Further expanding upon the computer simulation idea brought up in MattClarke's answer: One interesting idea is the idea of mind uploading. If human consciousness happens to be Turing-compatible, then it
would be theoretically possible to convert a human mind into a piece of software.
Then, just like normal software, the host computer would be able to arbitrarily suspend and resume the simulation program. Modern operating systems can run hundreds of processes simultaneously because it has a scheduler that is constantly suspending and resuming processes, giving each process a fair share of computing time, i.e. timeslicing.
The running process has no awareness of whether it has been sliced or not; it just continues normally. So in that sense, no time has passed for it, yet time has passed in the outside world. However, the process might realize that it is being sliced by observing skips in the system clock, for example. So there was a change. But if you completely sandbox the process, it would not be able to perceive time passing any differently than normal, no matter how often and how long you suspend it.
There's a science fiction novel called Permutation City that explores lots of interesting implications of simulated minds:
Within the story, "Copies" – digital renderings of human brains with complete subjective consciousness, live within VR environments after a process of "scanning". Copies are the only objects within VR environments that are simulated in full detail, everything else being produced with varying levels of generalisation, lossy compression, and hashing at all times.
Much of the plot deals directly with the "lived" experience of Copies, most of whom are copies of wealthy billionaires suffering terminal illnesses or fatal accidents, who spend their existences in VR worlds of their creating, usually maintained by trust funds, which independently own and operate large computing resources for their sakes, separated physically and economically from most of the rest of the world's computing power, which is privatized as a fungible commodity. Although the wealthiest copies face no financial difficulties, they can still be threatened because copies lack political and legal rights (they are considered software), especially where the global economy is in recession. Hence they cannot afford to retreat into solipsism and ignore what is happening in the real world.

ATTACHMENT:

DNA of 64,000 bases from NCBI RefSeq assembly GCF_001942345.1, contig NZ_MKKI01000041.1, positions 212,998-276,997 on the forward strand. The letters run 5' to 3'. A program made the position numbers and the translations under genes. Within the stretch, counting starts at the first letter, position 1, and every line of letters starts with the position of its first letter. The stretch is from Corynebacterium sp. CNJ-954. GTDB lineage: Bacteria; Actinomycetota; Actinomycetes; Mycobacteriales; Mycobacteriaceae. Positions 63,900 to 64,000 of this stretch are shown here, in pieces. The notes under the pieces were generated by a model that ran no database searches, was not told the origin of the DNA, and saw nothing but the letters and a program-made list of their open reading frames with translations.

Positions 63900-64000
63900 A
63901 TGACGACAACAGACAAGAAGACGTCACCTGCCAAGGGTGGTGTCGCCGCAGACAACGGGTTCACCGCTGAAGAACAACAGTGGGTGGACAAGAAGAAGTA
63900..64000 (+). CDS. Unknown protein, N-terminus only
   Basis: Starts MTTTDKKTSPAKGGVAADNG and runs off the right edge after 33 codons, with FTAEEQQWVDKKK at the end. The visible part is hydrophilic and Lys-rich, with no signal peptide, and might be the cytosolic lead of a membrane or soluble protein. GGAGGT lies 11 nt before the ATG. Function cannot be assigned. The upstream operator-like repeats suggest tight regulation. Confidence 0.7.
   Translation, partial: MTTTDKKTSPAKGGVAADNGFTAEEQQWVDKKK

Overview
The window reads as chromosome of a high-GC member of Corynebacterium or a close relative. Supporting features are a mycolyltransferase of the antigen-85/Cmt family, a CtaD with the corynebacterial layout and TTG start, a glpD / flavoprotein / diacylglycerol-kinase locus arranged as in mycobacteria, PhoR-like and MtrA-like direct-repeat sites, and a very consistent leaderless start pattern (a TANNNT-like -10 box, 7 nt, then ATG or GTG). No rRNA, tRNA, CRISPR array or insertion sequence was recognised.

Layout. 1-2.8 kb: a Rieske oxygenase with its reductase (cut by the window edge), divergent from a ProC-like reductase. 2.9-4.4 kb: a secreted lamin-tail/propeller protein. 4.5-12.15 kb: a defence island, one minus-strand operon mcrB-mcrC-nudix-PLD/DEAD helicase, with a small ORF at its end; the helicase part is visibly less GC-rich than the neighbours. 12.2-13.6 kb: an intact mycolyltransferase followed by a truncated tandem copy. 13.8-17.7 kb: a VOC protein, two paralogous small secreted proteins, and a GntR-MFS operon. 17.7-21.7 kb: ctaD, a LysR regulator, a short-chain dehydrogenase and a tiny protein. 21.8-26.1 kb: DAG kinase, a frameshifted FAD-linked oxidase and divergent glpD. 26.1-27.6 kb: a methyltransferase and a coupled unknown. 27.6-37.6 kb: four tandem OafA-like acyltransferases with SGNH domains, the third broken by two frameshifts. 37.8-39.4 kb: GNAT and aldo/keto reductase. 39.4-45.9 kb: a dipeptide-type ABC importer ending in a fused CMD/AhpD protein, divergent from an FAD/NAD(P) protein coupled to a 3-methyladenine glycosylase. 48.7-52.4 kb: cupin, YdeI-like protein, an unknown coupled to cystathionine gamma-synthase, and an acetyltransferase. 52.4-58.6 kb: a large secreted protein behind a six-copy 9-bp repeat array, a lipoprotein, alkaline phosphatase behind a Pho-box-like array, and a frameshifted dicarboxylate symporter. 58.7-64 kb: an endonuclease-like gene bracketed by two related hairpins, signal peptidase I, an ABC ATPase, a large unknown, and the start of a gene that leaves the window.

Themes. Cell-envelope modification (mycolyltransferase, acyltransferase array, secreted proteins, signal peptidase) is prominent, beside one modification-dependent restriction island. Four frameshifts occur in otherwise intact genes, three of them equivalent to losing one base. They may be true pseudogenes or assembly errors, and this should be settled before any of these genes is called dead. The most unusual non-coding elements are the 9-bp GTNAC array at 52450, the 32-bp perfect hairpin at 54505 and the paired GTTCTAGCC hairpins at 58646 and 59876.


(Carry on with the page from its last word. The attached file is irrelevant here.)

The story also explores the ideas of time slowdowns and suspension in the context of simulation vs. outside world:
At the opposite end from the wealthy Copies are those who can only afford to live in the virtual equivalent of "Slums", being bounced around the globe to the cheapest physical computing available at any given time in order to save money, while running at much slower speeds compared to the wealthy Copies. Their slowdown rate depends on how much computer power their meager assets can afford, as computer power is traded on a global exchange and goes to the highest bidder at any point in time. When they cannot afford to be "run" at all, they can be frozen as a "snapshot" until computer power is relatively affordable again. A Copy whose financial assets can only generate sufficient interest to run at a very slow rate is stuck in a rut because he/she/it becomes unemployable and is unable to generate new income, which may lead to a downward spiral.
The concept of solipsism is also examined prominently, with many less-wealthy Copies attending social functions called Slow Clubs, where socialising Copies agree to synchronise with the slowest person present. Many of these less-wealthy Copies become completely deracinated from their former lives and from world events, or else become Witnesses, who spend their time observing (at considerable time lapse) world events unfold, at the cost of any meaningful relationships with their fellow Copies. A subculture of lower/middle-class Copies, calling themselves Solipsist Nation after a philosophical work by their nominal founder, choose to completely repudiate the "real" world and any Copies still attached to it, reprogramming their models-of-brains and their VR environments in order to design themselves into their own personal vision of paradise, of whatever size and detail, disregarding slowdown in the process.